There are no significant data in the literature suggesting a clear relation between nutritional factors and hair loss. Iron deficiency is one of the most common nutritional deficiencies that dermatologist can encounter in daily practice . Duration of hair loss at presentation helps predict in which patient further investigation will produce the highest yield. In premenopausal women, the most common causes of iron-deficiency anaemia are menstrual blood loss and pregnancy. In this respect, hemoglobin concentration can be used for iron-deficiency screening whereas serum ferritin concentration can be used to confirm the diagnosis . Presence of iron deficiency with or without anaemia is considered to be a cause of TE, and there are some studies conducted on this subject previously [11-15]. Authors of these studies screened even those patients with no anaemia for iron deficiency and believed that treatment of hair loss was enhanced when serum ferritin concentration was raised to 70 μg/ml. Different levels of serum ferritin ranging from 20 to 70 μg/ml are used for determining iron deficiency; however, a cut-off value below 41 μg/ml has a sensitivity and specificity of 98% [11-15]. In the present study, levels of ferritin in the patient group were lower than both this cut-off value and the levels obtained in the control group [6,11].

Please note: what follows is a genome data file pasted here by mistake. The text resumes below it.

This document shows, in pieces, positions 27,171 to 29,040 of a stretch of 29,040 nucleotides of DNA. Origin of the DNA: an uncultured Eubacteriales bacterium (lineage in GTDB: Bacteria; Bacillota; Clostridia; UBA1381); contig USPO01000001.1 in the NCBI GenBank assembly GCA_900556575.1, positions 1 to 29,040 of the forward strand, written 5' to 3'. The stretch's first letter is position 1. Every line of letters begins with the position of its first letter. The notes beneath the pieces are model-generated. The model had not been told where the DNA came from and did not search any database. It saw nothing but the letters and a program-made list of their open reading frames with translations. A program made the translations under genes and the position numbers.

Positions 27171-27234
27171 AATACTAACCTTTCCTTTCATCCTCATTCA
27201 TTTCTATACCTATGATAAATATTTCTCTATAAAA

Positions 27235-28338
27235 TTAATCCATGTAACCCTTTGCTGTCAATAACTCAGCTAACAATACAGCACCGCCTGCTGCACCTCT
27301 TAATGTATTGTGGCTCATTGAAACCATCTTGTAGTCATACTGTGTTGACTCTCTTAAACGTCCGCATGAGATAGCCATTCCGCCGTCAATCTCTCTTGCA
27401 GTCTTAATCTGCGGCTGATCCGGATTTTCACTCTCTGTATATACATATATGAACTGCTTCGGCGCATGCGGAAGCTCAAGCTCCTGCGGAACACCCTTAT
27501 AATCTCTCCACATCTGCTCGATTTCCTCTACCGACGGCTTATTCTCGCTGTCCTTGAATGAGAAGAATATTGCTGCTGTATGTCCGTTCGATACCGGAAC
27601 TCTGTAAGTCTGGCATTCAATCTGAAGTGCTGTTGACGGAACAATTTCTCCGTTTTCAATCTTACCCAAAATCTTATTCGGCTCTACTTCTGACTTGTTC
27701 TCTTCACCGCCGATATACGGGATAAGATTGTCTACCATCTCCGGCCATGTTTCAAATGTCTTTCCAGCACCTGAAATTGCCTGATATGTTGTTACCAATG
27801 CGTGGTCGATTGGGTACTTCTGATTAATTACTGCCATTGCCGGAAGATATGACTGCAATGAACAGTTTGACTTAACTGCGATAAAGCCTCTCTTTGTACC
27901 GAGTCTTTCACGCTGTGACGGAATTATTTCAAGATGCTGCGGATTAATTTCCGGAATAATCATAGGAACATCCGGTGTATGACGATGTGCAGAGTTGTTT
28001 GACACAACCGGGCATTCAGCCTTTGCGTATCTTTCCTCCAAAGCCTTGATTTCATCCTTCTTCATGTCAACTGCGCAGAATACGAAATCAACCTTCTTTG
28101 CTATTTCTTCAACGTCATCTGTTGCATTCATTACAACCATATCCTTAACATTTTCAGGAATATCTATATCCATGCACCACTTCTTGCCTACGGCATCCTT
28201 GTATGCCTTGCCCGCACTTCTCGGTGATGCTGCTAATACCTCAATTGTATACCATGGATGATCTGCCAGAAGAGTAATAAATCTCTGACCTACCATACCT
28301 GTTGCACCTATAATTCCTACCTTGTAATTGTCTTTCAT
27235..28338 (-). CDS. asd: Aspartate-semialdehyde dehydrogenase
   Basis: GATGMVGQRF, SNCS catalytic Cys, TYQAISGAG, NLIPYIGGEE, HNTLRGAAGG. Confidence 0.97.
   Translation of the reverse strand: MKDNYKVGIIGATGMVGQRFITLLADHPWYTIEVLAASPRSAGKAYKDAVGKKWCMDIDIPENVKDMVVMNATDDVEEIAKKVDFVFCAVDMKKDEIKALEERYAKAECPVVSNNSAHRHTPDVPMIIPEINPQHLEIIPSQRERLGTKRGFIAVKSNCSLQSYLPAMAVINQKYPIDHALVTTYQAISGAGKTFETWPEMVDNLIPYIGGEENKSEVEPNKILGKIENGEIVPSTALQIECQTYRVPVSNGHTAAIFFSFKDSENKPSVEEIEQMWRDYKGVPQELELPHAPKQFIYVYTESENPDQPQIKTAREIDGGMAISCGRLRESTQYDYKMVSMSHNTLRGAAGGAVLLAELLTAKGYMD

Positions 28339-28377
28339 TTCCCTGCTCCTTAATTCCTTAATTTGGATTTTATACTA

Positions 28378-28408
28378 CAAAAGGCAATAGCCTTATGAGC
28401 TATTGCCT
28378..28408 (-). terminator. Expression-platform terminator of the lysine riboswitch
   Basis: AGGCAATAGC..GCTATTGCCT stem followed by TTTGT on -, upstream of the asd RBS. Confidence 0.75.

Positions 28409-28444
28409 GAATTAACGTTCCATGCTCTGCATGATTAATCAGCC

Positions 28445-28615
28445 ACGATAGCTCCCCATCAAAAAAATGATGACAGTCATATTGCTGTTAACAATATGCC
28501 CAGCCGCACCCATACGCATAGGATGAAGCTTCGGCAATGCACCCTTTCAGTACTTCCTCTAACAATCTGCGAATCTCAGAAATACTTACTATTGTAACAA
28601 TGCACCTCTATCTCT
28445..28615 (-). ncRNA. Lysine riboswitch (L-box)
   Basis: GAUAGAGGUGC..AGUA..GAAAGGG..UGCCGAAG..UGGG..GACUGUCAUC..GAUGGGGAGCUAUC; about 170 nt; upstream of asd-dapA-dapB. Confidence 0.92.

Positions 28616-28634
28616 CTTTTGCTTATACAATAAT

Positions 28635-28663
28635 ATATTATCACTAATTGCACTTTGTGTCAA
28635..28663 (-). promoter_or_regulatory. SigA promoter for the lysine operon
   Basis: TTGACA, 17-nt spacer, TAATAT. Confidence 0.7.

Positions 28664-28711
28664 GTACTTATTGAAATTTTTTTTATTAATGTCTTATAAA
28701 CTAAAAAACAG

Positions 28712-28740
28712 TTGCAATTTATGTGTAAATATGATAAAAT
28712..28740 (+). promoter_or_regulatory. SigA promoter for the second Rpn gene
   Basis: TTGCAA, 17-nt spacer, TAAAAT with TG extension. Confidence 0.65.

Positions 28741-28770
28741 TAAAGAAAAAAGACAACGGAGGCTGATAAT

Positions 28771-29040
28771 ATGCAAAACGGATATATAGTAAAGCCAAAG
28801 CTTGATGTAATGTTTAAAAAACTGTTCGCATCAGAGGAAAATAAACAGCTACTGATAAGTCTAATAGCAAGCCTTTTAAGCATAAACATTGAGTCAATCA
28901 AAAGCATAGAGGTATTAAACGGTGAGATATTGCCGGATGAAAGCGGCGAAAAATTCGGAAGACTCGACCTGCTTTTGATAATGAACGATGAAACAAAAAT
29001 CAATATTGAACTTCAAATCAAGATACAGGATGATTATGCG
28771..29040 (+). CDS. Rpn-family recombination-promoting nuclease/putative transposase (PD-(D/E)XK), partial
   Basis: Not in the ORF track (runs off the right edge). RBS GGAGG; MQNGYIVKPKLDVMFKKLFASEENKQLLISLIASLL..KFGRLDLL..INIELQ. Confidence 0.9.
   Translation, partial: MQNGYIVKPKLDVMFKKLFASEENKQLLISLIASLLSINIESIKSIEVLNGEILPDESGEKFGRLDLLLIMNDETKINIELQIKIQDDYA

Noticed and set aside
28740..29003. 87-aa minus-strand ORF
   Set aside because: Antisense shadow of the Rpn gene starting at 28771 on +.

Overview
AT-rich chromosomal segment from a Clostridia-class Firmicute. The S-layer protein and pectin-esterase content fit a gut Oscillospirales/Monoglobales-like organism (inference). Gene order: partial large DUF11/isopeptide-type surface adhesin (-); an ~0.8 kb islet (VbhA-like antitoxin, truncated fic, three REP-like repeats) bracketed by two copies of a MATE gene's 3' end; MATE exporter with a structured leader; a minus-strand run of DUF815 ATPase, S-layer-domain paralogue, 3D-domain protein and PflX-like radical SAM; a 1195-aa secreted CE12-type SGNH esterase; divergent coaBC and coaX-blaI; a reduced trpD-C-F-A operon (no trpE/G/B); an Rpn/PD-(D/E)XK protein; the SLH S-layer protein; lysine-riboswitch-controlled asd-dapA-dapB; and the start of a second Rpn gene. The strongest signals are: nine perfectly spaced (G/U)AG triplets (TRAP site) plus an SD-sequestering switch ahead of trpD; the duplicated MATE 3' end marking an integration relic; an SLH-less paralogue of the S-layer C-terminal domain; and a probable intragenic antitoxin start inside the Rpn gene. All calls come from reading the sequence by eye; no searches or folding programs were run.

It is not known how reduced iron stores affect hair loss. But, iron is a known cofactor in ribonucleotide reductase, a rate-limiting enzyme for DNA synthesis. Hair follicle matrix cells are among the most rapidly dividing cells in the body. They may be very sensitive even to a small reduction in iron availability, hence resulting in reduced hair growth in the presence of iron deficiency . Several studies have examined the relation between iron deficiency and hair loss. However, there is no sufficient evidence currently to recommend a routine screening for iron deficiency in patients with hair loss and replacement of iron in the absence of iron-deficiency anaemia [11-13]. For example, Sinclair et al.  reported that iron deficiency is not increased in patients with female pattern hair loss or chronic TE versus control subjects. The present study, on the other hand, found relatively low levels of hemoglobin and ferritin among multiple parameters in patients with CTE.